Cheyanne Godwin ’16
Cheyanne is a Senior here at Simpson College studying Biology and Neuroscience. After graduation this spring Cheyanne will be taking the MCAT and working in a research lab while beginning her applications to MD/Ph.D. programs across the country. Cheyanne hopes to obtain her Ph.D. in Neuroscience along with her MD and become a Neurosurgeon. She is also currently an Associate Editor for Impulse, an undergraduate Neuroscience journal. What this entails is reviewing research articles that Impulse receives and suggest edits that should be made prior to publishing. She will fulfill these responsibilities with the help of an editing team and faculty advisor.
Laura Alt and Laken Baird are conducting research on the genetic components of behavior in zebrafish in Dr. Brittingham’s developmental biology laboratory. They hope that their work will not only reveal novel components of zebrafish behavior in response to stress, but also contribute insights into the genetic basis of human behavior.
Laura Alt ’16
Laura is a junior majoring in Biology with minors in Chemistry and Mathematics. She is involved the Simpson women’s soccer team, the triathlon club, the academic fraternity Alpha Lambda Delta, and the biology honorary society Beta Beta Beta. After graduation she plans to attend graduate school in the biomedical sciences.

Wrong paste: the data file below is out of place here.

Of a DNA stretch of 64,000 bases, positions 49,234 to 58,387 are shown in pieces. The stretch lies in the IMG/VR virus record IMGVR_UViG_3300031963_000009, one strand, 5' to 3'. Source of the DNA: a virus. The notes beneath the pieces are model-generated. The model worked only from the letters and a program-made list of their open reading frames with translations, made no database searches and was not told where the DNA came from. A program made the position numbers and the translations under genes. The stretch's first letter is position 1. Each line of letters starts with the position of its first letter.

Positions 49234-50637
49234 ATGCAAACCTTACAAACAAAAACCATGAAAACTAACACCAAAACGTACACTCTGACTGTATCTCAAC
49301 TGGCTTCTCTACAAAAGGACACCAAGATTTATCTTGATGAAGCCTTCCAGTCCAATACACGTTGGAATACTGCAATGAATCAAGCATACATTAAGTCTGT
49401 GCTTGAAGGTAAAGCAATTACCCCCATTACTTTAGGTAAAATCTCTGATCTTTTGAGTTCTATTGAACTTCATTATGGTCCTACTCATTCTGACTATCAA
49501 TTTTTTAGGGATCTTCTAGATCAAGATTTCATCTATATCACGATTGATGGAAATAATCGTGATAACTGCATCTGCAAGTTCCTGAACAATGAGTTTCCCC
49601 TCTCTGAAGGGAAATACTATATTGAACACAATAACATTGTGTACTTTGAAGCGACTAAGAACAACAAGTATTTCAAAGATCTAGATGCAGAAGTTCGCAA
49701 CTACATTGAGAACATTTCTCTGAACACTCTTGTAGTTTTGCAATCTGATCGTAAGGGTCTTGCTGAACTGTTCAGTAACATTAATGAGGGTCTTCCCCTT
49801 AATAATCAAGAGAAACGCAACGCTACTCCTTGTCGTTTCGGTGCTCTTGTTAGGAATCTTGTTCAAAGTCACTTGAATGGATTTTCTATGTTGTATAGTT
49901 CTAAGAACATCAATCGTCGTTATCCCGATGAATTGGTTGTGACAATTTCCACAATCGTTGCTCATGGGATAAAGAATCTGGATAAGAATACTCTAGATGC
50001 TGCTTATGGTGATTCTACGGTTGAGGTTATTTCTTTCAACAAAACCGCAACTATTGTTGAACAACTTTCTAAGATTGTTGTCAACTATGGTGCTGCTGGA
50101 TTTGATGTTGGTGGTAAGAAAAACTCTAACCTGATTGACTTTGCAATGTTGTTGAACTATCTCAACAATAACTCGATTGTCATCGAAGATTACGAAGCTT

Laken Baird ’18
Laken is a freshman majoring in Neuroscience with minors in English and Psychology. She is currently involved in the women’s soccer team, women’s rugby team, Storm Overnight Squad, Supper Club, and Art Showcases. Upon graduation Laken plans to attend graduate school to pursue her interests in biomedical research that she developed before she entered college.
Mental Imagery and Language
Sarah Beadle ’16
Over the summer, I conducted a study on campus using our new eye tracking equipment for the first time. My study explored the connection between mental imagery and language. Past work has identified an interference effect when visual stimuli are presented in a location that has been primed by a verbal cue that elicits a location-specific image. For example, “The Glass Fell” would interfere with stimulus recognition for items presented in the lower part of the screen. I am currently analyzing my data and hope to have some results to report soon.
A unique aspect of this study was that my participants were part of the Upward Bound summer program here at Simpson. Dr. Evans and I presented to high school students on the fields of Neuroscience and Psychology- discussing career options and some of the technology available- in exchange for their participation in the study. It was a good experience to get to work on an independent study and break in the new eye tracking goggles! Using Upward Bound benefited both parties and we hope that these high school students now see the potential with a degree in social science and exploring this field at the college level.
The Faculty for Undergraduate Neuroscience maintains a list of Neuroscience
Internship Opportunities for Undergraduates on its website. You can see
the list at the FUN website: go to www.funfaculty.org and on the left side
panel click on “For Students”, then “Internship Opportunities”.